Numbers don’t lie.
The only way to know how well your website is attracting visitors and acquiring customers is to track its performance using data analytics. Otherwise, you have no idea whether your digital marketing strategy is working or it’s just dumb luck.
But there are so many key performance indicators (KPI) out there! How do you know which ones to focus on to tell you what you need to know?
Here are five website metrics to watch to determine whether you need to make a change or keep the status quo.
Which Website Metrics Should I Watch?
You want to spend time digging into metrics that are worth evaluating to gauge your website’s performance. These include traffic, time spent on site, pages per visit, bounce rate, and returning visitors.
Without traffic, you can’t have engagement. There won’t be any conversions if there’s no engagement. You can’t grow your business without conversions.
Everything starts with traffic.
Your goal is to increase traffic because it affects all of the other metrics. You should see traffic grow over time if you’re doing your content right. Keep an eye on the information you post and how it stacks up against the numbers.
If traffic rises with certain pieces of content, do something similar.
If traffic falls after specific posts, don’t repeat it.
You also need to look at your traffic sources. Where are people finding your website? This is important if you are spending money on advertising campaigns. You don’t want to waste funds on a venture that’s not producing results.
PRO TIP: Pay attention to your three main traffic sources:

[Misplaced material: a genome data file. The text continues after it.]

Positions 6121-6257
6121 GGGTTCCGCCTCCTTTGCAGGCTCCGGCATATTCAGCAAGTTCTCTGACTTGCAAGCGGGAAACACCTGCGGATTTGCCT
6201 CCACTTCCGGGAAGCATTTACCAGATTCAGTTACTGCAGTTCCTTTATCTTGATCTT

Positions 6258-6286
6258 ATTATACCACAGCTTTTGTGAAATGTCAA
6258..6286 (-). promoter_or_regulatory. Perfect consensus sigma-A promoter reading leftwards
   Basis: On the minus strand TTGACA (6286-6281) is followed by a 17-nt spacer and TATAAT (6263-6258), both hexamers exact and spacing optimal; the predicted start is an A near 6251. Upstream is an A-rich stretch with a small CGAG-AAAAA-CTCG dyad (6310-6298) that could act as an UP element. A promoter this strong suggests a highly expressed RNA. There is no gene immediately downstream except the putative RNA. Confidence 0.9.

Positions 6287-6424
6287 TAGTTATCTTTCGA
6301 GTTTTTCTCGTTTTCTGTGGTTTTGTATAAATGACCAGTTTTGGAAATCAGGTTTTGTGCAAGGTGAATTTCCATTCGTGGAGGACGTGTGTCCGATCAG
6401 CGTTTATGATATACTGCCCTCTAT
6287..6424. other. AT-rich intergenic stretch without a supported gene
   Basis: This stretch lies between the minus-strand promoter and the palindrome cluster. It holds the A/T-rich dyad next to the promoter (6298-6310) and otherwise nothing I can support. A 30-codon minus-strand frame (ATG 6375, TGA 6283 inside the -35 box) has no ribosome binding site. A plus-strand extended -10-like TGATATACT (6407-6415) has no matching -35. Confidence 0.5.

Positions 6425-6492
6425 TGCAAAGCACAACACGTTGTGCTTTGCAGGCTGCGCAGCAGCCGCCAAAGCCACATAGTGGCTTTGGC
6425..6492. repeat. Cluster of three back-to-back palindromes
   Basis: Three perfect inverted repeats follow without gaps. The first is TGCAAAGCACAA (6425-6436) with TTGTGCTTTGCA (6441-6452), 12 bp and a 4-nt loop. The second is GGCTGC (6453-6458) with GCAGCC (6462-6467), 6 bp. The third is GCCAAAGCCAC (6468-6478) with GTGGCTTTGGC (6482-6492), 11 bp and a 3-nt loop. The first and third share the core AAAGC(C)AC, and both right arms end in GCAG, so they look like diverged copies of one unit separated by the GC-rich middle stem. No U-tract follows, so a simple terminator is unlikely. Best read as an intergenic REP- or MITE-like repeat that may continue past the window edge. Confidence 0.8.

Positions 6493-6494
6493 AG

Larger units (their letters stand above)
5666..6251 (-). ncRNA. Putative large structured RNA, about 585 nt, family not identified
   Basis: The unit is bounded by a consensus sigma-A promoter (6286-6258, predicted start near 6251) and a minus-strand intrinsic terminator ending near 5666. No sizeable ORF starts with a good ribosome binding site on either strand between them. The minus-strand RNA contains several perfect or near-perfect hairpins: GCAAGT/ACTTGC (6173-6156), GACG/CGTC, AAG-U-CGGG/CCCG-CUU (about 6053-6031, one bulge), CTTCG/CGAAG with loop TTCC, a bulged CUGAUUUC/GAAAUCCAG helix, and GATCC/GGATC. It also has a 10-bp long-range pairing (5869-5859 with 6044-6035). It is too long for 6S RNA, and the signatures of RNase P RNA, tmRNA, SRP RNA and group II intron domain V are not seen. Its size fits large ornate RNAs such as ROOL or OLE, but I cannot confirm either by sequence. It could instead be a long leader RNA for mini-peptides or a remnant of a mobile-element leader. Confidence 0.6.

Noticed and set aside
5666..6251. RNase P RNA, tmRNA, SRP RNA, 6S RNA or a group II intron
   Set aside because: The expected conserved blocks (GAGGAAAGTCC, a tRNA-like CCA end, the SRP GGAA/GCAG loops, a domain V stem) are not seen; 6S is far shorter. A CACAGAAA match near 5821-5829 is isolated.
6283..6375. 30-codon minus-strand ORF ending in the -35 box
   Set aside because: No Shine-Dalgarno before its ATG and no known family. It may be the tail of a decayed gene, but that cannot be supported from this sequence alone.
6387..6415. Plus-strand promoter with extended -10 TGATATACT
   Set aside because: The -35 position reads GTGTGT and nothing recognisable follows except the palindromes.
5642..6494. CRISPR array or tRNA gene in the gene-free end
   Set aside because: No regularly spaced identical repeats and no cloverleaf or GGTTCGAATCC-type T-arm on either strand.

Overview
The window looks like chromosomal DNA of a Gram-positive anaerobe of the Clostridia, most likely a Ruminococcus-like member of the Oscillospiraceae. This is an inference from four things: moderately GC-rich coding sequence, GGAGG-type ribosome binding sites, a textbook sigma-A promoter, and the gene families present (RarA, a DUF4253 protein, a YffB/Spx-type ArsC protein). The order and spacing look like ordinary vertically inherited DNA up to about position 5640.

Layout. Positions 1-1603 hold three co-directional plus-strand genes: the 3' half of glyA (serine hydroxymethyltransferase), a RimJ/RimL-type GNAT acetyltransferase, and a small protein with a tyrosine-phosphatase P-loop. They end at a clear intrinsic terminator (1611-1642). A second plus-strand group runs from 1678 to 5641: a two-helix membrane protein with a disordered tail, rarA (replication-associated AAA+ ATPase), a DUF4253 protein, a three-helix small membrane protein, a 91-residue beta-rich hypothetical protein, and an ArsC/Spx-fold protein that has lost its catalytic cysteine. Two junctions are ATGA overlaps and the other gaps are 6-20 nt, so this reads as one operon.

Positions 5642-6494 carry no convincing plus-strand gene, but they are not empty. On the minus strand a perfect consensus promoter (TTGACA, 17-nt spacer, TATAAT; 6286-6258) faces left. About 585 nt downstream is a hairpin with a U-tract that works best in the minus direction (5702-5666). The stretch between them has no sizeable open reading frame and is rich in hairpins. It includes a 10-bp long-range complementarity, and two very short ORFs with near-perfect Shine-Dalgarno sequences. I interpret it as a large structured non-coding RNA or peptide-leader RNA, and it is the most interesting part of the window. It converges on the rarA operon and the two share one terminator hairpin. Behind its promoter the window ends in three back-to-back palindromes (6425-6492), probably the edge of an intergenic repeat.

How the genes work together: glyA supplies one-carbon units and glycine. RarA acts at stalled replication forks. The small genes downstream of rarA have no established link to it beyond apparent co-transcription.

- Direct visitors: users who type your URL into the browser
- Search visitors: users who find your site through search engines
- Referral visitors: users who discover your site from another site
Seeing where your traffic is coming from and comparing these numbers will help you better understand which efforts to ramp up and which ones to shut down.
Time Spent on Site
This metric reveals how long a visitor spends on your site per visit, which is another indicator of your content’s effectiveness. The time on site (TOS) metric tells Google how well your site is performing since the platform can’t critique your writing skills.
If your content is well-written, users will likely stay longer on the page and read through until the end. If it’s written poorly, they’re probably going to bounce pretty quickly. You can improve this metric by writing better material. Consider doing A/B testing on different pieces and emulate the content that gets more engagement.
Research shows most users spend less than 15 seconds on a page after they click. Grabbing their attention (and keeping it) is crucial. That’s why headlines and lead sentences are so important.
PRO TIP: Add videos to your content to boost your TOS. Even if the user doesn’t watch the whole clip, the time spent viewing will be added to the metric. Track your results so you know which videos are good and which ones need work.
Pages per Visit
So you hooked the user with the first page they visited. Great job! Now, how many other pages did they check out?